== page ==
The Woodlands sees first West Nile virus-related death in Montgomery County in 2020

ByKelly Schafler, Community Impact Newspaper Community Impact Newspaper logo
Sunday, November 1, 2020
1st West Nile virus-related death reported in Montgomery Co. in 2020
The man in his 70s had other medical conditions, but health authorities classified his death as a probable case.

MONTGOMERY COUNTY, Texas -- A resident from The Woodlands who had been infected with the West Nile virus has died, according to an Oct. 30 news release from the Montgomery County Hospital District. It is the first death related to the virus this year in Montgomery County as well as the first human case reported in the county this year, according to the release.

SEE RELATED STORY: First West Nile mosquito of season confirmed in Harris County

MCHD reported that the man, who lived in ZIP code 77381 in the eastern portion of The Woodlands, was in his 70s and had other medical conditions. His death was classified as a probable West Nile virus case, according to MCHD.

In addition, a second probable case of the virus in the county was found in a woman in her 60s from The Woodlands. The woman lives in ZIP code 77382, which is in the western portion of The Woodlands, according to MCHD.

The West Nile virus is most commonly spread by infected mosquitoes, with people developing symptoms three to 14 days after being bitten, according to MCHD. While most people will develop no symptoms, about one in five people will develop milder symptoms, such as fever, headache, body aches, joint pains, vomiting, diarrhea or a rash, according to the Centers for Disease Control and Prevention.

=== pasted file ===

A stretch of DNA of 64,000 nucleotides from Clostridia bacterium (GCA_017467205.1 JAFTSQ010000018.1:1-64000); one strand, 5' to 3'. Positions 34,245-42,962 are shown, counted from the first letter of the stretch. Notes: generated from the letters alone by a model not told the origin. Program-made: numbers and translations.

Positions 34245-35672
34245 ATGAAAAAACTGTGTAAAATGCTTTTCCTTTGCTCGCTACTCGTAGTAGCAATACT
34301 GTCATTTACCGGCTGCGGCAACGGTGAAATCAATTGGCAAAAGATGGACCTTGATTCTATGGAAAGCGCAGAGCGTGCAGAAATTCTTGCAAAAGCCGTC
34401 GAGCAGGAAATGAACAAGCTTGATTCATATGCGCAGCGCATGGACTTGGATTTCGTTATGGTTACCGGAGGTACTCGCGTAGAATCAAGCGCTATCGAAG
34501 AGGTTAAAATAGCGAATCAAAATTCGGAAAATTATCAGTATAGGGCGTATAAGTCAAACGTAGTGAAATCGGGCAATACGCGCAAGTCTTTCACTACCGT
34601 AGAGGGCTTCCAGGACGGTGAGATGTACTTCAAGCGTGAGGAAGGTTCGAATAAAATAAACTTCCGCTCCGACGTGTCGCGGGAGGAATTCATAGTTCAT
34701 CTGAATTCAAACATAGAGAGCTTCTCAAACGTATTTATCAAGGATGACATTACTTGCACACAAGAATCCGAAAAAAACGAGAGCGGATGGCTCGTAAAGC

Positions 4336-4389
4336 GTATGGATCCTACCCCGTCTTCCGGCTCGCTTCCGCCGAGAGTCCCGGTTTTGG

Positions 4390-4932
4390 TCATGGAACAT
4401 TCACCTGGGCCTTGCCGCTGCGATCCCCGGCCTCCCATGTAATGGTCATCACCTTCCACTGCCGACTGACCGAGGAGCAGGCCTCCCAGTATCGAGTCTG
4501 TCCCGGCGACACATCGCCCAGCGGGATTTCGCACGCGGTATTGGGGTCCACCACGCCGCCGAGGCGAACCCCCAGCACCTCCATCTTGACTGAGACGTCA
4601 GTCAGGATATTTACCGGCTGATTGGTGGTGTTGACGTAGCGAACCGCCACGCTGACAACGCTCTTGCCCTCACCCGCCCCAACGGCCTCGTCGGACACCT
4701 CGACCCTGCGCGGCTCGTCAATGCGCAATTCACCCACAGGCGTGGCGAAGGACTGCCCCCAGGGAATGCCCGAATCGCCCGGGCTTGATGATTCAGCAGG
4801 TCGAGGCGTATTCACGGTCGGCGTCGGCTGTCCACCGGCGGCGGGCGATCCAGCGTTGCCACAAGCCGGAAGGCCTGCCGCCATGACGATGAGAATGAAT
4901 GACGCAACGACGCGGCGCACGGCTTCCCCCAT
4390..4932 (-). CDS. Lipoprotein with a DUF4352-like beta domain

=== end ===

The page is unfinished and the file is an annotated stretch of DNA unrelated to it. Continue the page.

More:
The cases come after Montgomery County officials reported that they have found a growing number of mosquito samples testing positive for the West Nile virus. Community Impact Newspaper previously reported that Montgomery County recorded 50 positive samples of the virus as of Aug. 10, as opposed to two samples at the same time last year.

SEE RELATED: Mosquito in Memorial Park area tests positive for West Nile Virus

In addition, Montgomery County officials launched a mosquito abatement team to spray zones throughout the county where disease activity is present. County officials said the mosquitoes that transmit the virus are most active from dusk until dawn.

The CDC recommends taking measures to avoid contracting the virus, including using insect repellents, wearing protective clothing and draining areas with standing water.

This content was provided by our partners at Community Impact Newspaper.

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